When people tell me that I’ve changed my mind too much about too many things over the past four years, I can only point to the devastation wrought by this crisis and wonder: How closed must your thinking be if it isn’t affected by a disaster of such magnitude? And in fact, almost all of our thinking has been somehow affected: hence the drift of so many conservatives away from what used to be the mainstream market-oriented Washington Consensus toward Austrian economics and Ron Paul style hard-money libertarianism. The ground they and I used to occupy stands increasingly empty.

If I can’t follow where most of my friends have gone, it is because I keep hearing Susan Sontag’s question in my ears. Or rather, a revised and updated version of that question:

Imagine, if you will, someone who read only the Wall Street Journal editorial page between 2000 and 2011, and someone in the same period who read only the collected columns of Paul Krugman. Which reader would have been better informed about the realities of the current economic crisis? The answer, I think, should give us pause. Can it be that our enemies were right?
To see what the Susan Sontag question was and for the rest of the item, read the blogpost, Were Our Enemies Right? here.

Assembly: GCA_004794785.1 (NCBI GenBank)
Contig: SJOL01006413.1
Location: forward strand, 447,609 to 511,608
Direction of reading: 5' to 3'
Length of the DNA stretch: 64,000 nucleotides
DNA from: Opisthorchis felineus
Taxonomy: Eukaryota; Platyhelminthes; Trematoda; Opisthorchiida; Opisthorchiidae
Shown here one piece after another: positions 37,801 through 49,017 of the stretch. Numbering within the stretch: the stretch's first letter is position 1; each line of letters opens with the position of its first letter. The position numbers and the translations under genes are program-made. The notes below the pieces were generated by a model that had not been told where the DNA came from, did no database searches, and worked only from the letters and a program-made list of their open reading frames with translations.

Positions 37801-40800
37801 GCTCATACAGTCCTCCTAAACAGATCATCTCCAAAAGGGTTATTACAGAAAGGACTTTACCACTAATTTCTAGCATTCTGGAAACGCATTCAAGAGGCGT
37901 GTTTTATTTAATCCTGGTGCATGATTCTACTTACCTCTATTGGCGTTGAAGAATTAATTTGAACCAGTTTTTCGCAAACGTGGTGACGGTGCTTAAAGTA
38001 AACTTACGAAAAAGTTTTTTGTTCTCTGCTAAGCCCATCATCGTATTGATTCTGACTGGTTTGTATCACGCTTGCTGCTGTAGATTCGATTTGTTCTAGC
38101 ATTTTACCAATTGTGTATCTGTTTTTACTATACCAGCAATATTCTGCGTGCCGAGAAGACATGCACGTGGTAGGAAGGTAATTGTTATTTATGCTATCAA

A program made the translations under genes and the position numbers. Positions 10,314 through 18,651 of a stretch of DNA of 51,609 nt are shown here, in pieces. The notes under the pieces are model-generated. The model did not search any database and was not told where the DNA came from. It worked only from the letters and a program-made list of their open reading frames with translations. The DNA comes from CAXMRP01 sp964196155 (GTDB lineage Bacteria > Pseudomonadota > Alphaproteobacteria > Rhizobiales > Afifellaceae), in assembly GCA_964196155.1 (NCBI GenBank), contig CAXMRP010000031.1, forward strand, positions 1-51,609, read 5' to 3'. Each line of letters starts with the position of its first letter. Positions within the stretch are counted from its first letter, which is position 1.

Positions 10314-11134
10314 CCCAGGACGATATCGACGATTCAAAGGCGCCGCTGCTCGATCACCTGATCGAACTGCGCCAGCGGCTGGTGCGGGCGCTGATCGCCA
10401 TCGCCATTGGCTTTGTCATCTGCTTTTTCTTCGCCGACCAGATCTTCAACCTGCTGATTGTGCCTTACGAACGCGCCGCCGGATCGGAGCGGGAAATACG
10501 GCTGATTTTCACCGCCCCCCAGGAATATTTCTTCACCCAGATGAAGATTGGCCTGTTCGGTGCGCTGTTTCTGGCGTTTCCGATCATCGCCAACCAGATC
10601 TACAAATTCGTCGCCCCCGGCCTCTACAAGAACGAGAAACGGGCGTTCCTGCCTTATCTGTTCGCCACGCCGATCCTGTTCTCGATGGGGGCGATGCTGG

Saturday, August 06, 2011

U.S. debt downgrade

Paul Krugman gets it right on the U.S. debt downgrade:
....It’s a strange situation.
On one hand, there is a case to be made that the madness of the right has made America a fundamentally unsound nation. And yes, it is the madness of the right: if not for the extremism of anti-tax Republicans, we would have no trouble reaching an agreement that would ensure long-run solvency.
On the other hand, it’s hard to think of anyone less qualified to pass judgment on America than the rating agencies. The people who rated subprime-backed securities are now declaring that they are the judges of fiscal policy? Really?
Just to make it perfect, it turns out that S&P got the math wrong by $2 trillion, and after much discussion conceded the point — then went ahead with the downgrade.